Thank you Antonio Pastor for signalling Central Santa Lucia L.C. v. Meliá Hotels International S.A., litigation on which also more background here. The Spanish courts at MAllorca (appeal expected) have declined jurisdiction concerning confiscated property in Cuba after the end of suspension of Title III of the Libertad Act (the “Helms-Burton Act”, well known to trade and international lawyers alike) on the basis of sovereign immunity, as Antonio explains.
However as I understand Antonio’s summary (I fear I do not have Spanish to consult the judgment myself), the Court obiter also applied Article 24(1) Brussels Ia reflexively: if Brussels Ia grants exclusive jurisdiction to the courts of the Member State in which the property is situated in proceedings which have as their object rights in rem in immovable property or tenancies of immovable property, then EU Courts should decline jurisdiction if that real estate happens to be located ex-EU. Readers will remember the discussions on this issue in one or two earlier postings on this blog.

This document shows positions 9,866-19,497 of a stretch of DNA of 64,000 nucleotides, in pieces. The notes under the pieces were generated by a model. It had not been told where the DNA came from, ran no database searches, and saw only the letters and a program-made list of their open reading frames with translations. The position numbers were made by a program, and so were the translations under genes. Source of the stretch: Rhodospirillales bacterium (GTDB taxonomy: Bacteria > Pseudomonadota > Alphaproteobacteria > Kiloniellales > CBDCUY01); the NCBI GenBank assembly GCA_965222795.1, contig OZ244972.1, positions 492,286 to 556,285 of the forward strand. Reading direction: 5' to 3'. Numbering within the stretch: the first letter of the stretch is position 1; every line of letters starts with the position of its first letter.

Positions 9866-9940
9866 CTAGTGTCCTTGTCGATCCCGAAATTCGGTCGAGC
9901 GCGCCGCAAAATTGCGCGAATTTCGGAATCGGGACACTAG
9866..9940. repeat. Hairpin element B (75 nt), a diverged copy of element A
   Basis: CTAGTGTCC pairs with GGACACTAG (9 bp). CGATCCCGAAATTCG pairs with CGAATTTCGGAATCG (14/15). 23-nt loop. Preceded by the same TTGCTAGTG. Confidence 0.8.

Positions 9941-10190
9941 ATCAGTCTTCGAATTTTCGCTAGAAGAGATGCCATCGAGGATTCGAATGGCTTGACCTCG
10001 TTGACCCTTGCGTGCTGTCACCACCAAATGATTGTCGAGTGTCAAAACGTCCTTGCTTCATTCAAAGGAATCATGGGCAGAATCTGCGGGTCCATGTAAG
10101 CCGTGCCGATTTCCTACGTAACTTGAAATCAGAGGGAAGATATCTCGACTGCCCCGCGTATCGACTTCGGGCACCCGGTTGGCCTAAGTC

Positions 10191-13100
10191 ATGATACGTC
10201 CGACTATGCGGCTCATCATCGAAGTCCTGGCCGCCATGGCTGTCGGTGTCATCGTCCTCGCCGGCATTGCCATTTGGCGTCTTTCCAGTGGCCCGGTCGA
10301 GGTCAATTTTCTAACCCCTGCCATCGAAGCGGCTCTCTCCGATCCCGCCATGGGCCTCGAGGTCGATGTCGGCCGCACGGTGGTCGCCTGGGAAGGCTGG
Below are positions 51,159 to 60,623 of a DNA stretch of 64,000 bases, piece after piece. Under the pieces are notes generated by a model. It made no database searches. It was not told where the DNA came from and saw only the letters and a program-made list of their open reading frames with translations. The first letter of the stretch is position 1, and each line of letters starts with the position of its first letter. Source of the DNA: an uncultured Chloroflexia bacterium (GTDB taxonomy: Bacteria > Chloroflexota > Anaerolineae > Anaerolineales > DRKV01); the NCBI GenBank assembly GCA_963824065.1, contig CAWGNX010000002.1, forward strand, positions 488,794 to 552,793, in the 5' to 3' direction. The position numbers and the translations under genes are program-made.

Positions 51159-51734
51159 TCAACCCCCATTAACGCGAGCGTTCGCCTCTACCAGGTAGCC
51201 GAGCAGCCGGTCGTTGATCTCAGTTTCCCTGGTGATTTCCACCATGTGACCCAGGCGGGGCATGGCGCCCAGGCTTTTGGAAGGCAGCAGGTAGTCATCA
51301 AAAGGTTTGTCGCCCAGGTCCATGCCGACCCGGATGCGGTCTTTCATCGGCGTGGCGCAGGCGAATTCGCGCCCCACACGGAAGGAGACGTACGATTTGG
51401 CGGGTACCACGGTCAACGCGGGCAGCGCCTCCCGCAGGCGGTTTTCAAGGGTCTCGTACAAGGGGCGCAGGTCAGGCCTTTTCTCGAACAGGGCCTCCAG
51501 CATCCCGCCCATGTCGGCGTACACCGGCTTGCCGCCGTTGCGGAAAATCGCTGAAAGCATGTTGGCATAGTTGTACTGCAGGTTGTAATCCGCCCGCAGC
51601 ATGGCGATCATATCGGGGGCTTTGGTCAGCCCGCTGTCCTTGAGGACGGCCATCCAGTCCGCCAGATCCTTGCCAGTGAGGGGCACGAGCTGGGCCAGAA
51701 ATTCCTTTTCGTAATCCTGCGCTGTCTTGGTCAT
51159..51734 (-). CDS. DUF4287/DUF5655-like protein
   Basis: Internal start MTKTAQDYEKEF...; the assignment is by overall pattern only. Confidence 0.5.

Interesting, to say the least.
(Handbook of) EU private international law, 2nd ed. 2016, Chapter 2, Heading 2.2.6.
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